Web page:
Federal authorities are investigating JPMorgan, Bank of America and other big U.S. financial institutions for potential non-compliance with federal money laundering laws, according to a report from the New York Times.
The Times reports the investigation is being led by the Office of the Comptroller of the Currency, in conjuncture with the Justice Department and the Manhattan district attorney's office. JPMorgan is the biggest bank being looked at, and the Times says the focus on the bank stems from last year's $88.3 million settlement over transactions with Cuba and Iran that violated U.S. trade sanctions. No one has commented on the exact scope and size of the investigation, but Reuters reports officials are paying close attention to potentially illegal transactions made in Venezuela. The investigation focuses on whether the banks are complying with the regulations of 2008's Bank Secrecy Act. Whether or not the banks were meeting the bill's guidelines got relegated to the backseat once the financial crisis hit. Now that regulators have more time to focus on money laundering laws again, it could lead to one of the biggest crackdowns on money laundering in decades.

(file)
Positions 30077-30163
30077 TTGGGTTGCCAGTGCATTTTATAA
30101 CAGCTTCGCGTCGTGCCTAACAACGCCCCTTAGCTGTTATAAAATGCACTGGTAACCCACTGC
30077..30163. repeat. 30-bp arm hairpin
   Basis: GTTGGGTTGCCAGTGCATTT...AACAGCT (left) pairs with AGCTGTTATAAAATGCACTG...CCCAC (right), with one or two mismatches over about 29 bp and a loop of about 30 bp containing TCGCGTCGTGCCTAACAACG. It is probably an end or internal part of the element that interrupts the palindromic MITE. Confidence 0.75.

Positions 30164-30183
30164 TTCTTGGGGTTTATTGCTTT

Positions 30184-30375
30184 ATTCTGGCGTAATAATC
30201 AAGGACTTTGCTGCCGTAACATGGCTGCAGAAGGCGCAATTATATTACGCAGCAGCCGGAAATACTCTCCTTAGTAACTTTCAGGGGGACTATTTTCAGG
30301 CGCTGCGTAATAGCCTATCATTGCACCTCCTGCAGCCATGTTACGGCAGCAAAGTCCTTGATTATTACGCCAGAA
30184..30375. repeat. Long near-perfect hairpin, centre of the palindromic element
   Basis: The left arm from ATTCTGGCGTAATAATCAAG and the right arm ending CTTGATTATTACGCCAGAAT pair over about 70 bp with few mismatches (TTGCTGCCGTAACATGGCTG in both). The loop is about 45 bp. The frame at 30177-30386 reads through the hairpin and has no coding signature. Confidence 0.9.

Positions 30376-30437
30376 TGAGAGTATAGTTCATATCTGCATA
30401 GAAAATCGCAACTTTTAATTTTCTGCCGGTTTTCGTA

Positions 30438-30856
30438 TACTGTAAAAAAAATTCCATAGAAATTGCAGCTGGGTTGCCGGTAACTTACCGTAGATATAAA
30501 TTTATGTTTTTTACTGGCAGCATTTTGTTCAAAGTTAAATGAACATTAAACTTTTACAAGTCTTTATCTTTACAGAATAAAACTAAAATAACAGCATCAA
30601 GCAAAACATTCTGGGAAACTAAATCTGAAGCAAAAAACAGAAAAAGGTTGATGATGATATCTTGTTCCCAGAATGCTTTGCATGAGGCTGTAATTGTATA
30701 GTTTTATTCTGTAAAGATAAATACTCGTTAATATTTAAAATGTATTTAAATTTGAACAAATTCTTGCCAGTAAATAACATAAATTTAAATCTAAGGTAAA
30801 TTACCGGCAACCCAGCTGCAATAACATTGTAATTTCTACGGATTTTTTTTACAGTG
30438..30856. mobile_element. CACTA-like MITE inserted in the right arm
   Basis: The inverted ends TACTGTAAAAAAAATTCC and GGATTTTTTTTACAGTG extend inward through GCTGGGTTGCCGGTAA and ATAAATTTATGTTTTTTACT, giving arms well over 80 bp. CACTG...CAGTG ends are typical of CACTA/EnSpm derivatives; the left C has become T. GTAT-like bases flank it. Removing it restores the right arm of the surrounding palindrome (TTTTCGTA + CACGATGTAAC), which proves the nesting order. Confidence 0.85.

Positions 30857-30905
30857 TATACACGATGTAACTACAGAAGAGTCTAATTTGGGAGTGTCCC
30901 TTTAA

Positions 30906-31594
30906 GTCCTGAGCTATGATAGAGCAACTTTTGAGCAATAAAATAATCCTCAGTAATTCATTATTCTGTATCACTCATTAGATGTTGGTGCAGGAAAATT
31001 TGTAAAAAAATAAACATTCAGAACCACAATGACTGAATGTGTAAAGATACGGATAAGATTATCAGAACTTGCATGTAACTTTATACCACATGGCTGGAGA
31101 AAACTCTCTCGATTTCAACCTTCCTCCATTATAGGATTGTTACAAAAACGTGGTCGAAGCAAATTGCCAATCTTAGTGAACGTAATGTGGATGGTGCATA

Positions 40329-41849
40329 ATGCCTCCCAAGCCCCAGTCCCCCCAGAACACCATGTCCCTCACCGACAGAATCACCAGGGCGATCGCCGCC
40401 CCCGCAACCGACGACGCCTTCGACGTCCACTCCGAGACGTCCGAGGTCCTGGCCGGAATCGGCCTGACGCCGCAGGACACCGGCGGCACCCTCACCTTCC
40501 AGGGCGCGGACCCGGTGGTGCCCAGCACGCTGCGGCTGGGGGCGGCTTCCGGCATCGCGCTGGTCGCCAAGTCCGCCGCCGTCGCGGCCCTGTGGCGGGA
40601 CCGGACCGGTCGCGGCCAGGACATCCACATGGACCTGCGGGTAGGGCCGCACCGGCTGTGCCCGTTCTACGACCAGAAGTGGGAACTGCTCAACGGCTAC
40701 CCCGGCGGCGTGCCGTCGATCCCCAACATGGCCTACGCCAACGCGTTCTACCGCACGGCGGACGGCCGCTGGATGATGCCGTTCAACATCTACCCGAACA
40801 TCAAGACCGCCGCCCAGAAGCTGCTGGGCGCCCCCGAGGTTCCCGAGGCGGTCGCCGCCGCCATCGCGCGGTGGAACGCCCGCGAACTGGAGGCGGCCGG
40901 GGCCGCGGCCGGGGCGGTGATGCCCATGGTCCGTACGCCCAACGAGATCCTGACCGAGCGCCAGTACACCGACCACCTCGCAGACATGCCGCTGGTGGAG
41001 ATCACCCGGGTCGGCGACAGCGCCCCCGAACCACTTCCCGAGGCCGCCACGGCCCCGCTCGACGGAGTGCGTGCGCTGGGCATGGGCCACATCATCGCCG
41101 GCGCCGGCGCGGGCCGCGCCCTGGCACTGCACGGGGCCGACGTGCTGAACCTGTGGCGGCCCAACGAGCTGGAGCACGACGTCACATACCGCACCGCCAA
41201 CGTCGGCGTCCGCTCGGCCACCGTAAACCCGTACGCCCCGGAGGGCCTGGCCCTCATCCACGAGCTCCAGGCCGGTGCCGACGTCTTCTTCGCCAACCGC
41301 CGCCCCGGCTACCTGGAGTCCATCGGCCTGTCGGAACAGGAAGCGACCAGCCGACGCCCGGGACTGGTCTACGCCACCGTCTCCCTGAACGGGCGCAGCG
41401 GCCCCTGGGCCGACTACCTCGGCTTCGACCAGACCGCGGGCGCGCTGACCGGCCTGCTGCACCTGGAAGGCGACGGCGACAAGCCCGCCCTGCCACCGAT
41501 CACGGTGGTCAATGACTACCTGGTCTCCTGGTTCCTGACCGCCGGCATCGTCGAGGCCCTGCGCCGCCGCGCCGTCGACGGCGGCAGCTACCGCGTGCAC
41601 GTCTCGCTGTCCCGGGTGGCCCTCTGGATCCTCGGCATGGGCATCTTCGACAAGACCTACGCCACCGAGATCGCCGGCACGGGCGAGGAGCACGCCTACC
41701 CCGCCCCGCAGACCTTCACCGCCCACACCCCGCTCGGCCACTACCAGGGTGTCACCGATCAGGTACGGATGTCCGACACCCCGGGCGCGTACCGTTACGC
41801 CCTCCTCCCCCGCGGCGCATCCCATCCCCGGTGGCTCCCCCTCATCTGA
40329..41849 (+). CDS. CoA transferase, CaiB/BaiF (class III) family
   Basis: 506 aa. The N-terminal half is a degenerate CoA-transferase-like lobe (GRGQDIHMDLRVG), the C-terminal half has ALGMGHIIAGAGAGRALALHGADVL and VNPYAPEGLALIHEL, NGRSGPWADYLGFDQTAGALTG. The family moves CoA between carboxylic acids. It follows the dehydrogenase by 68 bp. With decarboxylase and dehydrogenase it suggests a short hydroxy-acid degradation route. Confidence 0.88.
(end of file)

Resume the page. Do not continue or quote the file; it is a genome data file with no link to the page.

This article is from the archive of our partner The Wire.
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